Rail to rail OpAmp Parameters for signal conditioning


I am currently making some calculations and also simulations on a PT100 circuit, the circuit itself and calculations are not an issue, but I am trying to look at the best rail to rail opamp. An image of the circuit is below:

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Currently the university were I am studying has TLV272 and I intend to build a prototype for calibration and testing, with tweaked values pending what 1% resistors we have.

What I am interested in is the benefits of using an OPA188 opamp as opposed to the TLV272, I don't have a Pspice model for the OPA188 so cannot check. I know the OPA188 is stated as low noise, I don't believe parameters which are speed related are an issue here as it's a low speed signal conditioning circuit. Input current yes so Iq per channel, not sure the significance of IIB as the value seems counter intuitive to me and not sure I fully understand the implications of a large or small value here?



Any further advise would be welcome, I am also thinking of adding a small pre-amp stage to boost the range of the output, then add this circuit afterwards as have 2 Opamps per package.

Best Answer

Input bias current is the current that potentially comes out of your input pins, and its impact may be multiplied by your gain, depending on your configuration. Add a current source at each input corresponding to the bias current, and figure out if the resulting offset is important to you. Do this for the MAX values, and ignore the min.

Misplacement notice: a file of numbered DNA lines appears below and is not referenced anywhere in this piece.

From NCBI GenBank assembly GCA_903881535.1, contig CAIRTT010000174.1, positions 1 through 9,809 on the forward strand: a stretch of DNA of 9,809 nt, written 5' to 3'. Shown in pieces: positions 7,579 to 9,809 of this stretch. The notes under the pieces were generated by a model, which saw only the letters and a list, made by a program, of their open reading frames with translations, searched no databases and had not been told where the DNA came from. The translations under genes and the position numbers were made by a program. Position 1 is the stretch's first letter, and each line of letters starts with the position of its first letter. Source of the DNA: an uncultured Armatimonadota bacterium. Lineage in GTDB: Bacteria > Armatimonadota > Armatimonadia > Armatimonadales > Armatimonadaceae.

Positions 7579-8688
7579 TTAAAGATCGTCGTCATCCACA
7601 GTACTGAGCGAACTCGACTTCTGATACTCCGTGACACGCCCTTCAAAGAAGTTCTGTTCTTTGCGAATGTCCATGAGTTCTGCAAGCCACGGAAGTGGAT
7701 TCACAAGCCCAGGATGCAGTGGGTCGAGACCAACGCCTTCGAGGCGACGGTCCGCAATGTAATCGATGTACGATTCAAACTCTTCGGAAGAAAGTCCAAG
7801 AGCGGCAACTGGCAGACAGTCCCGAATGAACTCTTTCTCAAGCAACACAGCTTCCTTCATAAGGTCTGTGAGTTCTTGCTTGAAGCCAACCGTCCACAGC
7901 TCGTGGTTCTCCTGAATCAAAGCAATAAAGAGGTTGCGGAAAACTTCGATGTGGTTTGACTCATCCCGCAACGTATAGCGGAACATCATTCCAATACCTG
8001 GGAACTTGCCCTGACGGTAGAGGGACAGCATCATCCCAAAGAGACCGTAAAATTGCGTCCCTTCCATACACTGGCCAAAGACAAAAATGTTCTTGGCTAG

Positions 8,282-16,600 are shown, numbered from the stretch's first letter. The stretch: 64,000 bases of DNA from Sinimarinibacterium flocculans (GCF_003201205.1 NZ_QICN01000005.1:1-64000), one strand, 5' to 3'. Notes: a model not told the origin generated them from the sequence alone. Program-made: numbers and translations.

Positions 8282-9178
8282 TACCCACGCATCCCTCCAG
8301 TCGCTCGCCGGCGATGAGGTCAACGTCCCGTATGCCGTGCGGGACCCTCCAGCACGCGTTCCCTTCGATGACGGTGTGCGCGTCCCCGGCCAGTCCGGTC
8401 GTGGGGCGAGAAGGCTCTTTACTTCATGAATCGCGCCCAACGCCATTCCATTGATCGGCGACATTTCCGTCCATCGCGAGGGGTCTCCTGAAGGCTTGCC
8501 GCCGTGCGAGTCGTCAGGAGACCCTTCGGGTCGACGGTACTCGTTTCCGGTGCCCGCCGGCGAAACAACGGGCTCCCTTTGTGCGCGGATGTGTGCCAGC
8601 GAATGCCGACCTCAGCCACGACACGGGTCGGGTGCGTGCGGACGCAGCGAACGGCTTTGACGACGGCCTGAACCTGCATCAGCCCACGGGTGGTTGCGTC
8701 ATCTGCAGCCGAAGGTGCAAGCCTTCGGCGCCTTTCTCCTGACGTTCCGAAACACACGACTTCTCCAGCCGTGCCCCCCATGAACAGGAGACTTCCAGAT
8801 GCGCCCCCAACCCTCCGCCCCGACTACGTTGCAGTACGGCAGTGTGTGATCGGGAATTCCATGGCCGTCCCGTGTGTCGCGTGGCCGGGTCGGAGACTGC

Take your input noise density, and multiply by the gain and bandwidth to figure out what your output will look like.

It looks like the TLV272 wins for bias currents (maybe a factor of 3), and loses for noise (order of magnitude).

For temp measurement, you can reduce your bandwidth to get rid of the effects of noise, but dealing with offsets can be more troublesome

ADDITION: Some of the discussion leads me to point out that when doing design like this, an engineer would generate an ERROR BUDGET and then figure out how to reach it. In this case, I'd probably start with quantization noise, and figure out if I need my output to be full scale-- i.e., do I need a rail-to-rail output in the first place? Then I'd factor in noise, nonlinearity over the scale of interest, and the effects of bias current. If bias current turns out to be a big consideration, but quantization noise doesn't, I'd be inclined to opt for a non rail-to-rail op amp, but with low bias and noise, and avoid the design tradeoffs needed for design of rail-to-rail amps.

It's tempting to design to the strategy that EVERYTHING should be built as accurately and precisely as possible, but its an incredible waste of resources. The best engineers figure out what the specifications need to be, and build to them. If you see an engineer or an engineering team that consistently EXCEEDS specs, then you're looking at a waste of resources.